Brand You – 12 Steps to a Powerful Personal Brand – Step 4: How to get Attention

May 3, 2013 |  by  |  Linkedin Blog


Here is the fourth step in my 12 steps on how to create a powerful personal brand.

Step 4: How to get Attention

So how do you get someone to engage with you so that you can start to establish a relationship of trust?

Ok. Next question.

What would make a potential client trust you?

Think about your own relationships. You hang out with people because you like them and you have something in common with them. Am I right?

Likeability and intimacy are two of the key factors in trust.

So if we begin with the ending in mind, your potential customer has got to share some of your beliefs, values or passions and like you.

The end game is for your customer to think of you as “one of us” and become not only a paying customer but also an evangelist who will readily extol the virtues of doing business with you.

Ultimately, people like to do business with people who they’re familiar with and who they like….. friends – and friendship starts with making a connection. It follows, therefore, that you need to be in a relationship before the sale.

The reality, however, is that most people send out very predictable, dull and boring messages telling you why they and their company are so good. This usually manifests itself in the shape of a vacuous introductory e-mail, followed by the obligatory sending of the company brochure and a follow-up phone call to try and get a meeting or even a sale. This approach has a very low success rate. Typically less than 1%.

Without going all woolly and airy fairy on you, I want to you to consider for a moment what us humans were put on this Earth for?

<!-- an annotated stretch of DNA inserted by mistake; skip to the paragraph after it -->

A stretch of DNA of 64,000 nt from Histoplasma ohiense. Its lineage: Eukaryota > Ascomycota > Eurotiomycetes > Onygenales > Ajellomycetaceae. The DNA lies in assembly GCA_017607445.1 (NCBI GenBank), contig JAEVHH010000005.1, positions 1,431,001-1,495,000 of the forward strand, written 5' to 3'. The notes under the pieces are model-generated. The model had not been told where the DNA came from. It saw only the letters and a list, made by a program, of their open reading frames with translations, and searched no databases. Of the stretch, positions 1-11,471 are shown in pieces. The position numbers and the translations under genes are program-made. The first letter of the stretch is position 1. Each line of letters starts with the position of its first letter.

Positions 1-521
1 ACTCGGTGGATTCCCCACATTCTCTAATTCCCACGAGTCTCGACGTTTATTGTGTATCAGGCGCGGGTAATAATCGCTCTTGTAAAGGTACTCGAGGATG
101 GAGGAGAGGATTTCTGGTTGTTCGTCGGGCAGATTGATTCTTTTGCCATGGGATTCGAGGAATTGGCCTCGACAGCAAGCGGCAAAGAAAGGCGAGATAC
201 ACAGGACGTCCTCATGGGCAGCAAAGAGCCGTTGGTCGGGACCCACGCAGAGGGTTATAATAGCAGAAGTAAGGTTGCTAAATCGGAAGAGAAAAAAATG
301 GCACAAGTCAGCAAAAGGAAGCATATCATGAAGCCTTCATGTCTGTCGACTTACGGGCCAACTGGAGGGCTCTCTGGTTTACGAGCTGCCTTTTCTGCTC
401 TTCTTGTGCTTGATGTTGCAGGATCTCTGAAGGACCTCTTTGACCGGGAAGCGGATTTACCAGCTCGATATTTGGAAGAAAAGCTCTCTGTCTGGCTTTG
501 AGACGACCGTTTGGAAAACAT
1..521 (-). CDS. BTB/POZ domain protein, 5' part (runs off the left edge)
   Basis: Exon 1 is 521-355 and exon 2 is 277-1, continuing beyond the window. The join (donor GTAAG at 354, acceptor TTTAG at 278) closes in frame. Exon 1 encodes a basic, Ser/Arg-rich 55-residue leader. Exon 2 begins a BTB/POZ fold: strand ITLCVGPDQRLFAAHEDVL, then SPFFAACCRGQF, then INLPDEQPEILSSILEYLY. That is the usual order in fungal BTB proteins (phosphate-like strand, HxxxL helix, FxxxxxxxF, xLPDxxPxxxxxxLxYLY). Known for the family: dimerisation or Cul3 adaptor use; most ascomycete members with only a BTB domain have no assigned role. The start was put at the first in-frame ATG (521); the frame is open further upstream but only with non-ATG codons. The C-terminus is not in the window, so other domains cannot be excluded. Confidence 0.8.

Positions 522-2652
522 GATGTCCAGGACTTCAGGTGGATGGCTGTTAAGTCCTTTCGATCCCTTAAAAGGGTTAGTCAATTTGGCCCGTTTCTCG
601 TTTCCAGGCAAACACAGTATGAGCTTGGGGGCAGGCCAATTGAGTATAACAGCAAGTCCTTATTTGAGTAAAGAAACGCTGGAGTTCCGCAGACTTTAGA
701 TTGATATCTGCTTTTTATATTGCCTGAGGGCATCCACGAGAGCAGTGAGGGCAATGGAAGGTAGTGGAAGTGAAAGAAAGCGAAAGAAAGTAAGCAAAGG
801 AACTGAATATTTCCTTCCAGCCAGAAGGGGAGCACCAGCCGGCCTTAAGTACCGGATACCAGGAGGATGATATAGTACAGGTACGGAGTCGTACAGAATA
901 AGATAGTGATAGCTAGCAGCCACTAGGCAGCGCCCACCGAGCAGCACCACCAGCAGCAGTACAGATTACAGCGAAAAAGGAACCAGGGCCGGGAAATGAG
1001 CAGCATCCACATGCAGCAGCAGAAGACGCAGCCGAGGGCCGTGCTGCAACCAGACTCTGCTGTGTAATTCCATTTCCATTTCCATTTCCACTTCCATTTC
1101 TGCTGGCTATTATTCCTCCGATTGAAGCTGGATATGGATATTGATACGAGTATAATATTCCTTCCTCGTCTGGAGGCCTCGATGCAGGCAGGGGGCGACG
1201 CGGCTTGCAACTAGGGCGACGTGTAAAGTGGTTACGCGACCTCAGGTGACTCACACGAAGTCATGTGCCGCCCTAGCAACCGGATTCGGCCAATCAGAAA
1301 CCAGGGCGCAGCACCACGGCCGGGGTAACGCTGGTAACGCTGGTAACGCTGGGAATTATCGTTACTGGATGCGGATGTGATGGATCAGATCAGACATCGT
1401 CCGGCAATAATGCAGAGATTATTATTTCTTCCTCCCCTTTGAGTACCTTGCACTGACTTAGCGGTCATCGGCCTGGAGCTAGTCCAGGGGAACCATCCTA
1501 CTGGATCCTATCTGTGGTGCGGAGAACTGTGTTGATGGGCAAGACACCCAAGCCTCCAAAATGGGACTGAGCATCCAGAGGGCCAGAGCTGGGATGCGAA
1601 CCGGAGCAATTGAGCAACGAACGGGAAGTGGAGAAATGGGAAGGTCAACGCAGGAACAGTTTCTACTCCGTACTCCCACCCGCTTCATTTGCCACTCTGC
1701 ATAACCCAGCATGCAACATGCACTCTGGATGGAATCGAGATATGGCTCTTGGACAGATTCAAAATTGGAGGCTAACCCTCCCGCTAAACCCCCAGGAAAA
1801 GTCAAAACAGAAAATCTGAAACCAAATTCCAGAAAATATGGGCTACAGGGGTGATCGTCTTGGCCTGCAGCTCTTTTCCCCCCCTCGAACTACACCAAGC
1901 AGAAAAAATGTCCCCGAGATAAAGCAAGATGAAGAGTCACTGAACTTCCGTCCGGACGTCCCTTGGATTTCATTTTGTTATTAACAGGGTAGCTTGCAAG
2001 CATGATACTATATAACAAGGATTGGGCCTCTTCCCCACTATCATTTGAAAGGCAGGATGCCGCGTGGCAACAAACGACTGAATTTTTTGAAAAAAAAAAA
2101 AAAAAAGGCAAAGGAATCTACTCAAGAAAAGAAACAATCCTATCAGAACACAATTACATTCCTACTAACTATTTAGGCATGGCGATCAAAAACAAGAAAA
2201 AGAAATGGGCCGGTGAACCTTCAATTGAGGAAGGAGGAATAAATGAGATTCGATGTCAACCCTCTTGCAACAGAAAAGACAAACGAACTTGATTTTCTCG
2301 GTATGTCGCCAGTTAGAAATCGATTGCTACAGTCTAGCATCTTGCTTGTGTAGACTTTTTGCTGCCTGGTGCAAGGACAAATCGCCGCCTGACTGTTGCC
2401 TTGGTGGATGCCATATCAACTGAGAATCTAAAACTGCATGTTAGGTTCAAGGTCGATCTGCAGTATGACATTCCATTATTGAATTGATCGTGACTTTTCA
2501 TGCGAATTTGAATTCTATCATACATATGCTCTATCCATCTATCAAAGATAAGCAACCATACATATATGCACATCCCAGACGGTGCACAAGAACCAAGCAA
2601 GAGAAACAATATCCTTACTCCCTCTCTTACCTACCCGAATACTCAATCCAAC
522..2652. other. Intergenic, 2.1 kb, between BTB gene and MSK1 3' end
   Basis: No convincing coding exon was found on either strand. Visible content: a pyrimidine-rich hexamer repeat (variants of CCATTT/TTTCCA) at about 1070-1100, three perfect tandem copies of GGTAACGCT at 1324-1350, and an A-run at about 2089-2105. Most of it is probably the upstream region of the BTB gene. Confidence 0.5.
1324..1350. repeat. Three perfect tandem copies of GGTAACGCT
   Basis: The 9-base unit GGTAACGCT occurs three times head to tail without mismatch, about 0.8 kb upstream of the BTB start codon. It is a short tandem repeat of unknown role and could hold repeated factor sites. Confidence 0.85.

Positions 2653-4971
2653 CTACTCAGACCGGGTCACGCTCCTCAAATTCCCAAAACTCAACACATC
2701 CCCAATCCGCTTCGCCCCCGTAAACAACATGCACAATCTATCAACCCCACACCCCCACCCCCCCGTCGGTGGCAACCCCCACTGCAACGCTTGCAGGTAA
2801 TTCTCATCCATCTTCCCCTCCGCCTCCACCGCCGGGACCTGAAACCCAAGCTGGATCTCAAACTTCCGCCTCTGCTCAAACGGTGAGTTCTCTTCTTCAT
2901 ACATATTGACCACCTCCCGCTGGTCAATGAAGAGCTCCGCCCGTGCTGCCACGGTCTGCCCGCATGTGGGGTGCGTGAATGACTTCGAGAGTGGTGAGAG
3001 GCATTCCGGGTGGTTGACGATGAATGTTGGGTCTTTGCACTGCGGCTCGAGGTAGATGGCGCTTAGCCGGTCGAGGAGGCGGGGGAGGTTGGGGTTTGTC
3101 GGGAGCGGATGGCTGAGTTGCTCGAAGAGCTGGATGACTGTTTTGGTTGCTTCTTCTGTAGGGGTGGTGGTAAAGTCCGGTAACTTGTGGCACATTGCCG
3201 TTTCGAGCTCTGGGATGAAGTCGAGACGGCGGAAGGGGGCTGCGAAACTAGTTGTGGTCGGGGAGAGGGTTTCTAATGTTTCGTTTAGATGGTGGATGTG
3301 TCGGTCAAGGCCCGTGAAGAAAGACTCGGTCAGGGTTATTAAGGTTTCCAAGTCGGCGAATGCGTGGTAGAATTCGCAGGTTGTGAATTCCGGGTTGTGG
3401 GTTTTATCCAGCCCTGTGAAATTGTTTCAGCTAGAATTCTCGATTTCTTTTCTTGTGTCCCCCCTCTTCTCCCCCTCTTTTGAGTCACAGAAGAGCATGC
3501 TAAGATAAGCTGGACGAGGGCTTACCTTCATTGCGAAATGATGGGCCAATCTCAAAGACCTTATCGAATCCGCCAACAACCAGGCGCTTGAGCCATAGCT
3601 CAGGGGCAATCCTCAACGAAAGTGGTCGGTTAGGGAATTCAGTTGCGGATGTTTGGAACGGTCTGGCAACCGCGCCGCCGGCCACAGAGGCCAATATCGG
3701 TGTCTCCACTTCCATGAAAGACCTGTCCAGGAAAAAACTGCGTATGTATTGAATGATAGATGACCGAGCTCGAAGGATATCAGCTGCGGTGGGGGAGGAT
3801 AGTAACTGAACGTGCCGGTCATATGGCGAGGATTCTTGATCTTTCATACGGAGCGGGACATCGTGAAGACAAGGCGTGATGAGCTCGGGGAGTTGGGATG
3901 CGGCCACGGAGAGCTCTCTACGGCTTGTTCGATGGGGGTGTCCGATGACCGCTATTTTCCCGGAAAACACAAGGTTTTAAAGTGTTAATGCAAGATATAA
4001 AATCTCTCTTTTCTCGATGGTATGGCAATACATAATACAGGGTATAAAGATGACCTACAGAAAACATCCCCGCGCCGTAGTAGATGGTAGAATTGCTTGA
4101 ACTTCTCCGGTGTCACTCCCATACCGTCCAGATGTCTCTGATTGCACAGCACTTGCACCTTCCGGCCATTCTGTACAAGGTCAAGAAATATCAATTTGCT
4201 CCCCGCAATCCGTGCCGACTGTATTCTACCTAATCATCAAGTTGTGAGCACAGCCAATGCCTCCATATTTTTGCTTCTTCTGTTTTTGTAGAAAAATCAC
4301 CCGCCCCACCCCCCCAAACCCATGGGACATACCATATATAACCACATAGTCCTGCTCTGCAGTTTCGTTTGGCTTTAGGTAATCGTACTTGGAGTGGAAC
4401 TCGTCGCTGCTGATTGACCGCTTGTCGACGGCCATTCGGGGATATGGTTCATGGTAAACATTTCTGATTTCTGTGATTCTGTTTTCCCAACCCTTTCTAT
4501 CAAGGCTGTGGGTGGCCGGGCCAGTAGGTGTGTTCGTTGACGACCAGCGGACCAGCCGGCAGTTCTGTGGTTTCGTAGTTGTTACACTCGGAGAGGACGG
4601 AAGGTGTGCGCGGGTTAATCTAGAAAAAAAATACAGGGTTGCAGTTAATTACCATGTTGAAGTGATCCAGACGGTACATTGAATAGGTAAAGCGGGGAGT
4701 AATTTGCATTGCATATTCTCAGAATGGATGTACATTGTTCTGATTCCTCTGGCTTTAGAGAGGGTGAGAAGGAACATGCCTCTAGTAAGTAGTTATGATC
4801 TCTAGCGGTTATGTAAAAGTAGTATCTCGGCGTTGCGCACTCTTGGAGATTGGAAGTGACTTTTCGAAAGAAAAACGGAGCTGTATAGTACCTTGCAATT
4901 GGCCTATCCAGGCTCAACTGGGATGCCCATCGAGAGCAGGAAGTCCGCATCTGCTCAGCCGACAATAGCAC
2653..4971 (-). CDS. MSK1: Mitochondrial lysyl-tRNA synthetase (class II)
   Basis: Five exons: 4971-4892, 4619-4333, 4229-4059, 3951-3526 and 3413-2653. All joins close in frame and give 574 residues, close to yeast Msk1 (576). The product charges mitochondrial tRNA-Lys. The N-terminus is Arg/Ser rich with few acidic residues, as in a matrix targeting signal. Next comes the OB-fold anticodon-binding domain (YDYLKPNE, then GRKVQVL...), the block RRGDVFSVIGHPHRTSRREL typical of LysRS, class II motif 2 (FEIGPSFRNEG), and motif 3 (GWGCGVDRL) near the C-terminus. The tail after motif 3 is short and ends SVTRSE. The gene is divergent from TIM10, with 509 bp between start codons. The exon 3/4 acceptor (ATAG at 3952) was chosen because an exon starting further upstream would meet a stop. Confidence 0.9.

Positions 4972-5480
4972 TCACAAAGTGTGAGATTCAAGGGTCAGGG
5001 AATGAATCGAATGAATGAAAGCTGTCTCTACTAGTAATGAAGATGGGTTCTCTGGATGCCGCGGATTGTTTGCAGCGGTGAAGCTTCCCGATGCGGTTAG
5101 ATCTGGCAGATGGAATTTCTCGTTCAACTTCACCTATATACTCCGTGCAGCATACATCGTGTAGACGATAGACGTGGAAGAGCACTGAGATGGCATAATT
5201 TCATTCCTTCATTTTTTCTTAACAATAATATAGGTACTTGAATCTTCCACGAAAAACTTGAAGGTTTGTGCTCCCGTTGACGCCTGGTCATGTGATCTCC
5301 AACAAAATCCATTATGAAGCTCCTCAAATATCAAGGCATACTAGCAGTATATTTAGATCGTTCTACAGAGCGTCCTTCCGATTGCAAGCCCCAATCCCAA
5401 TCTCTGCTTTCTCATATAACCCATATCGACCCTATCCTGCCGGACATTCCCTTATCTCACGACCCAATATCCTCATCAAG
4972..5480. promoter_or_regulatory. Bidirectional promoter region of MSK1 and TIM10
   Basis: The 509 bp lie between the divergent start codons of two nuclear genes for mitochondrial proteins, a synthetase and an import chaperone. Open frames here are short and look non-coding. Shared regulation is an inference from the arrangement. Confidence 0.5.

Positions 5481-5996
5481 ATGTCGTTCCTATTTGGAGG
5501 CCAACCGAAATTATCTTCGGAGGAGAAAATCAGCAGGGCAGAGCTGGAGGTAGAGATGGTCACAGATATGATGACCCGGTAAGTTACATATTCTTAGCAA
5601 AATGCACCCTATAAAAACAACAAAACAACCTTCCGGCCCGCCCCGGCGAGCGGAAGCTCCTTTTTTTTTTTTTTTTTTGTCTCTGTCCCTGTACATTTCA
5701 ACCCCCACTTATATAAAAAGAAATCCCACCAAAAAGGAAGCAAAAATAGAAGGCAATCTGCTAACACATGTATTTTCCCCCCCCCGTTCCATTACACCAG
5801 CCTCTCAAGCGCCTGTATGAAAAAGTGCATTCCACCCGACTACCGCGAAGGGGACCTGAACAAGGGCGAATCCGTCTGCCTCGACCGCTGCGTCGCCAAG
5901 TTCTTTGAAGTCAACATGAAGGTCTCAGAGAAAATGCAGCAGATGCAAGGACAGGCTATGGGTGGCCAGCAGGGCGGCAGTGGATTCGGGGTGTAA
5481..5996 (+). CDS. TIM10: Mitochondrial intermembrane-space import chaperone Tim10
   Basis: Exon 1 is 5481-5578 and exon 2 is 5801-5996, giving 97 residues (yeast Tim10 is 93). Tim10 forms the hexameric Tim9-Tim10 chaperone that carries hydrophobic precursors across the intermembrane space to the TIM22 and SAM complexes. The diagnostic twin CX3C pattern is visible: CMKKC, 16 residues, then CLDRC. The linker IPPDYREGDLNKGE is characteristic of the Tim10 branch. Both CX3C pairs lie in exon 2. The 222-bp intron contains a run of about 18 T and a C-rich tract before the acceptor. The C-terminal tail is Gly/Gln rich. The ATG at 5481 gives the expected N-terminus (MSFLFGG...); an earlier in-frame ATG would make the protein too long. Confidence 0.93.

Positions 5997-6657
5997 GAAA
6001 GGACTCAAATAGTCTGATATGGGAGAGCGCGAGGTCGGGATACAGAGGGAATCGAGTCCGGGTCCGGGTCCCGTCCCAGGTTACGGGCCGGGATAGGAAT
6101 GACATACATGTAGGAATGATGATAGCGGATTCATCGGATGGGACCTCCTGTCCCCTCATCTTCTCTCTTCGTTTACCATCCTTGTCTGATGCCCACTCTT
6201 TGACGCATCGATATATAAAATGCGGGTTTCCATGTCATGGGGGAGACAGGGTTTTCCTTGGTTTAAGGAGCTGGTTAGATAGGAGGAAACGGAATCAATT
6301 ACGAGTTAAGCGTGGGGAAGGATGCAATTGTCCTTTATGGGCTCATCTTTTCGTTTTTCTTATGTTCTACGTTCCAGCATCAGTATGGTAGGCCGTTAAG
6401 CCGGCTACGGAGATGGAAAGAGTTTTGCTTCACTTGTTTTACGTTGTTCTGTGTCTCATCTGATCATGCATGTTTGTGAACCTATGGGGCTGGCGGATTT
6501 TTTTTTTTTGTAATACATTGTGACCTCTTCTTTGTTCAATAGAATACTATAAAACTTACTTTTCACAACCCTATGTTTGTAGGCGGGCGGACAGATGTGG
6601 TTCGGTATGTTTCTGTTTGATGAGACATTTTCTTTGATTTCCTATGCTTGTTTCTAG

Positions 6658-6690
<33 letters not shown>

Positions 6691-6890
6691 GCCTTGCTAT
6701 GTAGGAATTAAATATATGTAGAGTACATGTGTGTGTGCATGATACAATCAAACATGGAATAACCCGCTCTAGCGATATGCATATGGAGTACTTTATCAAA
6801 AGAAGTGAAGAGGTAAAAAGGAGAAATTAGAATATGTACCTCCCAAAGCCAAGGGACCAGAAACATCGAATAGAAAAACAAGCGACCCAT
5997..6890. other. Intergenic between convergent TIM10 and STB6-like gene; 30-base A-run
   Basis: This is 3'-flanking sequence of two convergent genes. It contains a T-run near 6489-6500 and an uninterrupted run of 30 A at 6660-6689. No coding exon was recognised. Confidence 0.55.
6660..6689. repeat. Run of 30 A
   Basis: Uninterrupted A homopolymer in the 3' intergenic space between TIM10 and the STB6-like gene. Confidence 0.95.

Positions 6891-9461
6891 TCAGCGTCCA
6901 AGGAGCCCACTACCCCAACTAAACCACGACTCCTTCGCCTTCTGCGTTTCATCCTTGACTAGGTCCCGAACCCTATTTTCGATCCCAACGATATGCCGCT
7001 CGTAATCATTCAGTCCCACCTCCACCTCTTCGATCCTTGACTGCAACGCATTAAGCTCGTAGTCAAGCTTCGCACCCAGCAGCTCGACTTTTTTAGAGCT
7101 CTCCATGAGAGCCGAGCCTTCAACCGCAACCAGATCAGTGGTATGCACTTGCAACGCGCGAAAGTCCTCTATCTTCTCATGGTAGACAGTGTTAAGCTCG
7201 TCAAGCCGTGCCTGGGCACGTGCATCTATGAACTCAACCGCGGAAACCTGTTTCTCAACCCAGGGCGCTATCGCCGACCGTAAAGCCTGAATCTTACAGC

However deep and philosophical one gets, surely one of the things that we’re on Planet Earth is to have fun and enjoy ourselves.

And when we’re enjoying ourselves we’re invariably doing the things we love to do; the things we’re passionate about and which bring us alive.

As well as pursuing our passions we normally like to talk about them as well don’t we?

Being a massive sports fan I can talk the hind leg of a donkey when it comes to all things football, athletics and boxing to name but a few.

The same is true when it comes to the subjects of health, happiness, design and food – especially Indian food….mmmm….I start salivating by just by saying the words “Indian” and “food”.

What are your passions? Do you share them with other people or do you hide them away? People who are passionate are interesting, interesting people are likeable, and likeability is a key component of building trust.

I would estimate that over 75% of my business has its roots in talking about shared passions. I usually find that my prospect is interested in at least one of health, happiness, curry, sport or design. All subjects I’m passionate about and am knowledgeable about.

Two English social scientists namely, John Carlisle and Neil Rackham, found that the best negotiators spend 40% of their preparation time finding interests they share with their prospect.
How much time do you invest in research into the key decision makers of a potential new customer?

Finding shared passions and common themes of interest is a great way to establish relationships. Not only is it enjoyable to talk about your passions, but at a practical level shared passions can overcome barriers to engagement extremely quickly; sometimes instantaneously.

Shared passions and experiences, be these personal or business, help to turn the focus from me to we.

In my case, this has ranged from talking to clients about the teething problems of our two year olds, to how best to prepare for an interview for a new role.